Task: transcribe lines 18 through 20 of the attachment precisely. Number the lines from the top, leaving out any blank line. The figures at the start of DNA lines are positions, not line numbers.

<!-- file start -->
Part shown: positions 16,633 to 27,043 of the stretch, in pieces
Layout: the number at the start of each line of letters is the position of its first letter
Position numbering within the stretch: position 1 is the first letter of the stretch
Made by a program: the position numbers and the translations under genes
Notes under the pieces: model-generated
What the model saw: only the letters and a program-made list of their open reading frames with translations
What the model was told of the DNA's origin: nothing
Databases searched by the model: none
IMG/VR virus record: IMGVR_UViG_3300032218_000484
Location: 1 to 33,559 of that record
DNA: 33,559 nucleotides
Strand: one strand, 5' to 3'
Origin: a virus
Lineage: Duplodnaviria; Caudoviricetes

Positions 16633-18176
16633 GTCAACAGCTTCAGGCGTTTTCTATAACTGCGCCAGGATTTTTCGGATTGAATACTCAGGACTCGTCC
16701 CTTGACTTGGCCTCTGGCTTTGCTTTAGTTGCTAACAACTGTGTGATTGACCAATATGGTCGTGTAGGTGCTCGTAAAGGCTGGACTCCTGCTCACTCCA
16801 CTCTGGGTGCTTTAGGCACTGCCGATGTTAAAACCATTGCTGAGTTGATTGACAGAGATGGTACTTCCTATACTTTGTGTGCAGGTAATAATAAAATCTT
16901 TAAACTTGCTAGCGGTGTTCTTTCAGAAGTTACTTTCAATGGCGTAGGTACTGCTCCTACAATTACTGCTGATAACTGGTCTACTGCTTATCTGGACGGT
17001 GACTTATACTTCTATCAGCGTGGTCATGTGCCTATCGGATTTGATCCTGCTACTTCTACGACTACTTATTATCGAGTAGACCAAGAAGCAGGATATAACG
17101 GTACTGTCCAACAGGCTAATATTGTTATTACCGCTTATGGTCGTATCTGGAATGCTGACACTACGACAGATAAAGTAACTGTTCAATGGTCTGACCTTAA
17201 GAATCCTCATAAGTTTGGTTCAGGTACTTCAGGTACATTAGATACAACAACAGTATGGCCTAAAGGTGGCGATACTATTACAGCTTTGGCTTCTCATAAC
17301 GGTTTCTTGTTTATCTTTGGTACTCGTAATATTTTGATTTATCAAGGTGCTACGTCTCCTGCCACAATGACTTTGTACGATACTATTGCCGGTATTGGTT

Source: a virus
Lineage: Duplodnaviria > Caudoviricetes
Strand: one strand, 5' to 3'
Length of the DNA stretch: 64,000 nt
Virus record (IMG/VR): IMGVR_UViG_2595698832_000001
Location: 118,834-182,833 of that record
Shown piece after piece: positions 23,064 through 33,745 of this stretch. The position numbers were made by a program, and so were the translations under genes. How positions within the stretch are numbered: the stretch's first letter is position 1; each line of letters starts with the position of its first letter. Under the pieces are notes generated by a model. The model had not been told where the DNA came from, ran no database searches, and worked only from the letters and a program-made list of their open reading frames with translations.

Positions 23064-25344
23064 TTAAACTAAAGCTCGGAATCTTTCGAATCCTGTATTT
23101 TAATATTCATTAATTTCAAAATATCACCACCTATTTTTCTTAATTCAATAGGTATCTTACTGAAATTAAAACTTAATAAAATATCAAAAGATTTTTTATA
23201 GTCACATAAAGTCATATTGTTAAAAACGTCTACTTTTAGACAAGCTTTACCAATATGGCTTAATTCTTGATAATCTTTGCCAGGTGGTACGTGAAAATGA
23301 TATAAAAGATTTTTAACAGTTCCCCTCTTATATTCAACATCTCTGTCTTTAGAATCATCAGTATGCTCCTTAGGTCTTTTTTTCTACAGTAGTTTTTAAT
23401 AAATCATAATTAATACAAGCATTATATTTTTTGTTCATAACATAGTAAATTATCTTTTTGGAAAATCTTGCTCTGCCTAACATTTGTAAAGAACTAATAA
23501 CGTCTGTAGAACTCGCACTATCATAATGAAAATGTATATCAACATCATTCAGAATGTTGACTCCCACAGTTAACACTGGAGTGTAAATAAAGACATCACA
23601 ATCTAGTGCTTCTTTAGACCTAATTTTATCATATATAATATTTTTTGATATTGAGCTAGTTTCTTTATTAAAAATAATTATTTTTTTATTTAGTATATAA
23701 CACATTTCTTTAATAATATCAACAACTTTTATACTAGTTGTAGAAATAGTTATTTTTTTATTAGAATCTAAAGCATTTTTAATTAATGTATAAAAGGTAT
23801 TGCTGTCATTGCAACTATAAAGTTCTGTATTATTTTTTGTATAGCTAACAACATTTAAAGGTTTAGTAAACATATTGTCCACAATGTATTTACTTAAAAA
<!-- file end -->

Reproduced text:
16801 CTCTGGGTGCTTTAGGCACTGCCGATGTTAAAACCATTGCTGAGTTGATTGACAGAGATGGTACTTCCTATACTTTGTGTGCAGGTAATAATAAAATCTT
16901 TAAACTTGCTAGCGGTGTTCTTTCAGAAGTTACTTTCAATGGCGTAGGTACTGCTCCTACAATTACTGCTGATAACTGGTCTACTGCTTATCTGGACGGT
17001 GACTTATACTTCTATCAGCGTGGTCATGTGCCTATCGGATTTGATCCTGCTACTTCTACGACTACTTATTATCGAGTAGACCAAGAAGCAGGATATAACG